University of Southampton
Southampton is a Leukaemia & Lymphoma Research Centre of Excellence.
We are currently investing £6.5 million into vital blood cancer research in Southampton.
We are also investing in important research at Wessex Regional Genetics laboratory in Salisbury that is part of the University of Southampton Leukaemia & Lymphoma Research Centre of Excellence. Find out more about our Centres of Excellence.
Southampton has been recognised for the innovation and breadth of its research that is bringing real benefit to patients touched by all blood cancers, including leukaemia, lymphoma and myeloma, in the south west and across the UK.
Groundbreaking research led by Professor Freda Stevenson at the University of Southampton is developing DNA vaccines that can be used to treat patients with myeloma as well as chronic myeloid leukaemia (CML).
These vaccines manipulate a patients' own immune system to fight the cancer in their blood and are likely to be important for patients who do not respond to any other treatments.
Professor Christian Ottensmeier is testing a new DNA vaccine in patients with CML as part of a Leukaemia & Lymphoma Research clinical trial in Southampton.
Targeted treatments for lymphoma
Monoclonal antibodies are a relatively new type of treatment that kills cancer cells directly, and are therefore less toxic than conventional chemotherapy. They work by attaching to molecules found only on the surface of specific lymphoma cells, and were initially introduced to diagnose all the different types of non-Hodgkin lymphoma.
Research led by Dr Mark Cragg at University of Southampton has uncovered the secrets of how a monoclonal antibody called Rituximab works. Rituximab was introduced to treat non-Hodgkin lymphoma in the 1980s and has dramatically improved outcome for these patients. Understanding how these important drugs work will enable us to use monoclonal antibodies to treat other blood cancers.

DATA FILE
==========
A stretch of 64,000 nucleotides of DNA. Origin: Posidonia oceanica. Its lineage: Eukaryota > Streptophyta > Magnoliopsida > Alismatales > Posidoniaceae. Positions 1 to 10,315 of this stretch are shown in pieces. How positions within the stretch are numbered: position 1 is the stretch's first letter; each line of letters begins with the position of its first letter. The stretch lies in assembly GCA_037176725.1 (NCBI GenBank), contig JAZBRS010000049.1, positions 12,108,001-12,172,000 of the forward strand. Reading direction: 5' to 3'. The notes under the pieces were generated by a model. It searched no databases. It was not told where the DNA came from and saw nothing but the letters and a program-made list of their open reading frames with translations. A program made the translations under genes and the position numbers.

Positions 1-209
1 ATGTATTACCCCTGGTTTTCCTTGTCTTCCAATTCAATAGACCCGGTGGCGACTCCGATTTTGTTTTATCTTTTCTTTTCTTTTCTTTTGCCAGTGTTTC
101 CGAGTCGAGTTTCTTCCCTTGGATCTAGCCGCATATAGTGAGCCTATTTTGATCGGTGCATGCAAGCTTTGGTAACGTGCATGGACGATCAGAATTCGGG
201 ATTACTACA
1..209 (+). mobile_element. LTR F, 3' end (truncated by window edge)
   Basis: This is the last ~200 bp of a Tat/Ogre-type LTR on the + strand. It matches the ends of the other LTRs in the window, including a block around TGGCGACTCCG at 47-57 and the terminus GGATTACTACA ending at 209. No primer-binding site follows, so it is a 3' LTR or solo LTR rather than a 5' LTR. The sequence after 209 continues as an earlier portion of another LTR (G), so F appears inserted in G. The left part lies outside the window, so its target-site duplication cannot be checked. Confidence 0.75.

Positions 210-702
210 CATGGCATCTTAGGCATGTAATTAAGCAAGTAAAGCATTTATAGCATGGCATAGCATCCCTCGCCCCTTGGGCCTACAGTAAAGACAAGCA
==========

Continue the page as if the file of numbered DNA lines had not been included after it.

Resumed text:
New research by this group has identified a new type of monoclonal antibody, called ‘type II’ that is five times more effective at killing lymphoma cells than existing treatments. Dr Cragg is also researching treatment resistance in chronic lymphocytic leukaemia (CLL).
Guiding treatment for leukaemia
Dr Jon Strefford’s research, which is also focused on CLL, is identifying genes that can predict how well leukaemia patients will respond to treatment.
Recent results found that CLL patients who have defects on a particular chromosome, the structures that carry our DNA, are more likely to respond poorly to treatment. Identifying clues that can determine response to treatment will help doctors guide treatments for these patients better as well as leading to the development of more targeted treatments.
Groundbreaking clinical trial
Southampton is home to a ground-breaking clinical trial for myeloma. This trial, led by Dr Kim Orchard, delivers a new form of radiotherapy that targets cancer cells in the bone marrow directly, without damaging healthy cells. The treatment, which uses radioactive isotopes to home in on and destroy myeloma cells, allows doctors to deliver much higher doses of treatment, safely and more effectively.